Sidebar to start. It took less than 48 hours for me to get my new FitBit. I have rarely been this impressed by customer service.
Back on topic.
I remember reading a paper a while back saying that markets were living things. They grow, they die, they reproduce, they merge. All that fun stuff. In reality, markets are dumb. And they are dumb because people are dumb.
Not all individuals are dumb, most aren’t. But put enough in a room and they turn dumb. (Hi Reddit). Their ability to think for themselves is lost in the mob. Completely rational people do irrational things with the smallest of pushes. And markets thrive off that.
WoW’s market is no different. There was a time where I paid a lot of attention to it, and I made a killing. In a couple months I made near a million gold. It wasn’t so much hard work as it was just paying attention and reading the market. I applied a similar strategy when D3 had the RMAH. Buy on weekends, sell on weekdays. Maintenance Tuesday was generally a money-maker.
The WoW token is an offshoot of that market. It generally trades at a constant clip, with only minor variances. NA servers started Legion at around 30K then floated around 60k. That makes sense as most people start an expansion poor, or without the distinct ability to generate profit. Generally, you start making real money at max level and with investments in professions, dailies, or raid carries. There are people that make money before that, but those people are actually trying. I mean the general mass.
The token itself has 2 values. It allows people to generate in-game wealth with real money, which should be a rather small portion of the game’s population. (5% of 5,000,000 is still a lot of people mind you). It also allows people to exchange time in game (gold) for real life money (subscription). If the cost of a token seems within reach of a month’s casual play and gold making ability, people won’t bat an eye. People generally will not “stock up” on something that’s deemed affordable. Regular people don’t buy a year’s worth of bread when it’s on sale, because the regular price isn’t extremely high.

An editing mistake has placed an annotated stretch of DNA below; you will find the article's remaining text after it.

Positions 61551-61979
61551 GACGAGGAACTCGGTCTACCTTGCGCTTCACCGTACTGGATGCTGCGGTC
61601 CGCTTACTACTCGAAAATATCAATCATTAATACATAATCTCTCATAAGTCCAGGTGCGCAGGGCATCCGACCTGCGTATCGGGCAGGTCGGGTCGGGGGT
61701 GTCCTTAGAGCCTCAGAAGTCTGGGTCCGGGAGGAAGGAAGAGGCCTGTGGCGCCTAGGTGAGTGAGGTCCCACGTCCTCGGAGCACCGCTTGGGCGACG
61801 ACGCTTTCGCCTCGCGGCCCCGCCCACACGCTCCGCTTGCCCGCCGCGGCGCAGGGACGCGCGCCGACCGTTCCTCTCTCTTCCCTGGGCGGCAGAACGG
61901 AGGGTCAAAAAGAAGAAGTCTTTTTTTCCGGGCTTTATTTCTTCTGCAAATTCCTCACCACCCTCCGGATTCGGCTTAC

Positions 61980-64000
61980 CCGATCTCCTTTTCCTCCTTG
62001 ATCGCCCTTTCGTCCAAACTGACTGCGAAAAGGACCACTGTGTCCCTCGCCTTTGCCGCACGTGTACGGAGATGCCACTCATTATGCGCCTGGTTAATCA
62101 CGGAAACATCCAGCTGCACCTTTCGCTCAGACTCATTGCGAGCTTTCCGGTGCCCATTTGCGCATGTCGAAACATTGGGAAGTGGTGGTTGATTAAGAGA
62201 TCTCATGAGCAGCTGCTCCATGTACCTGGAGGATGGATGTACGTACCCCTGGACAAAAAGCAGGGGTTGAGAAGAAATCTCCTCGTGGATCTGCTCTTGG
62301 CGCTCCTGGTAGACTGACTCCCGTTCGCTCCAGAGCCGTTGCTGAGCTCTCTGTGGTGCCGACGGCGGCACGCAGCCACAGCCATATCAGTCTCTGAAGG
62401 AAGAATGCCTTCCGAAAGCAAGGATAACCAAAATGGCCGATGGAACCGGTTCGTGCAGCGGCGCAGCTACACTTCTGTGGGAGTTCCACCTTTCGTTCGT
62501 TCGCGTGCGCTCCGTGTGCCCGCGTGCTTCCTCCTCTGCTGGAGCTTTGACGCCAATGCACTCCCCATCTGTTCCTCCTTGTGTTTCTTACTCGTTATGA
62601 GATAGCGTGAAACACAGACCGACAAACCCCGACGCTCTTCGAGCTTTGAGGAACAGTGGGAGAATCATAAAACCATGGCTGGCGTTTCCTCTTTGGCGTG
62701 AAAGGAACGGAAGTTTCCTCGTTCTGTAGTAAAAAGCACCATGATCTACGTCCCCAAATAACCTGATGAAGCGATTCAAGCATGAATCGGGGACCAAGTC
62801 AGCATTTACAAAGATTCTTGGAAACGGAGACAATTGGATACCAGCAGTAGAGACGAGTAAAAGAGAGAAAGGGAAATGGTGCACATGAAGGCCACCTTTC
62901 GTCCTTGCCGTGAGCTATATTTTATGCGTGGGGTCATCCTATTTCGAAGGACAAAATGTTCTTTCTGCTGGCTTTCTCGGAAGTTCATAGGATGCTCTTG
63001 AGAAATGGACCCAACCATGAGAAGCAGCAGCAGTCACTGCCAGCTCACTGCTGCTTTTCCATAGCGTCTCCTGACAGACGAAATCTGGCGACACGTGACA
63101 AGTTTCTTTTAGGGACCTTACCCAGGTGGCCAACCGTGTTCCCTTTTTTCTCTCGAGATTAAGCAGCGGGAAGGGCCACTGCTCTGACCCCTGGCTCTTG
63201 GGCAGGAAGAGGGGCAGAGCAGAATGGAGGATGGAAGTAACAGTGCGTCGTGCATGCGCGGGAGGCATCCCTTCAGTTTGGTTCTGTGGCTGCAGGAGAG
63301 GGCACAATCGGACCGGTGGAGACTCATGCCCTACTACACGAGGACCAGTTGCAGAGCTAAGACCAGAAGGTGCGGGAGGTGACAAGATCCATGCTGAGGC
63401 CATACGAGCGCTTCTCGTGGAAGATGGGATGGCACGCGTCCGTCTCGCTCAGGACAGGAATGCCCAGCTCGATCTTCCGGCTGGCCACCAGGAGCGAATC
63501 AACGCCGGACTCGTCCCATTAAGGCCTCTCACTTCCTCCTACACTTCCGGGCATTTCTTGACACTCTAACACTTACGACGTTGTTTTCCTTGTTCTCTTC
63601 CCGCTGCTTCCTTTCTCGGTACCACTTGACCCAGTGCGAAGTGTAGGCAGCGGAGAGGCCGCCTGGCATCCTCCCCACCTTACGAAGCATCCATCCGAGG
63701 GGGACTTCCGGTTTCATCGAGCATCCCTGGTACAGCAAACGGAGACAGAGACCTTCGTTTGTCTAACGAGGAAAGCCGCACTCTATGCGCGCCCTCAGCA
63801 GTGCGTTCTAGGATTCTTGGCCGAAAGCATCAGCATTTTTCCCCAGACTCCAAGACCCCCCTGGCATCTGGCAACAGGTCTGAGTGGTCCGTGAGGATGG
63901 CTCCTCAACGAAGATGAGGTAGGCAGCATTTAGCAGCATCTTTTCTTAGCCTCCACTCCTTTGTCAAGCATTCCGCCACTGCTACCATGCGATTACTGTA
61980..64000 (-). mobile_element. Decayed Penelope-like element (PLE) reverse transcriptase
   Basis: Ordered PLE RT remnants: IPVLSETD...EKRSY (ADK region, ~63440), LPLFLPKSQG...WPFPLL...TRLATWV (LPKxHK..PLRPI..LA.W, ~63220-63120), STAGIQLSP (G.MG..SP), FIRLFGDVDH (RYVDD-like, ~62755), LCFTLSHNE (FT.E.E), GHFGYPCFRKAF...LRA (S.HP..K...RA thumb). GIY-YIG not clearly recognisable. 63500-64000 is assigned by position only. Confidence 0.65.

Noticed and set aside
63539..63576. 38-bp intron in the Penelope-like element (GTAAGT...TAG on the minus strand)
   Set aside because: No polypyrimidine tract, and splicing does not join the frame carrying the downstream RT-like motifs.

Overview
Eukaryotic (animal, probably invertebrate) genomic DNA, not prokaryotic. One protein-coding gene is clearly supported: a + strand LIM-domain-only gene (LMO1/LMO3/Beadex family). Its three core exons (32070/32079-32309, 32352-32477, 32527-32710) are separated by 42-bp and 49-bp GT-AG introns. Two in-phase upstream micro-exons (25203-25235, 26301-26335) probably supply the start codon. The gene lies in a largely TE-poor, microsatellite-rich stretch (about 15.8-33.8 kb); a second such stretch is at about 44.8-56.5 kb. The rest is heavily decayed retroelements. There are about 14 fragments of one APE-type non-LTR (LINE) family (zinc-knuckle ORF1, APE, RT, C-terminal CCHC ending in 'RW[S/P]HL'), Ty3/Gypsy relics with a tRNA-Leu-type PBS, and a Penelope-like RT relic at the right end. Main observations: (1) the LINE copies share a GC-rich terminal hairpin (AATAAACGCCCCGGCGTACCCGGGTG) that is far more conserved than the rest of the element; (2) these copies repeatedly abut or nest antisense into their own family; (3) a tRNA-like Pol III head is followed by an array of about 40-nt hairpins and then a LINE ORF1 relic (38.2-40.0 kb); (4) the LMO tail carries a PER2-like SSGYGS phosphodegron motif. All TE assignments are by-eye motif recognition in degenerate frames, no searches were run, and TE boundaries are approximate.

When the value of the token changes, as it did this week, things get thrown out of whack. People perceive an opportunity, only a few at first. All of a sudden they look at their gold reserves and say “hmm, I can get more for this now”. And they start divesting their time (gold) into real life money (Blizzard tokens). What else are they going to do with 500k of gold sitting in the bank?
You get a gold rush, a giant artificial spike in value while people transfer assets. Once the stream of steady income dries up, things get back to normal. It’s happened numerous times in the real market, the only difference is the amount of time it takes to get things back to normal. It will yo-yo for another week or two, then stabilize again. People won’t have the gold on hand, nor the time to farm 100k to get a token. It will just be easier to pay a subscription.
What you’re left with is a market with weakened foundations. All the time/money that was invested into WoW, is now split across multiple Blizzard games. Make no mistake, Blizzard wins in every scenario here, as no money is leaving their system. Tokens are worth more than a month’s sub, and every exchange following that point, Blizz takes another cut. Time will tell if people’s gold stores will increase enough to keep the general market running, or if we’re a few months away from an overall dip in prices. Really depends on how much actual gold was just removed from the market.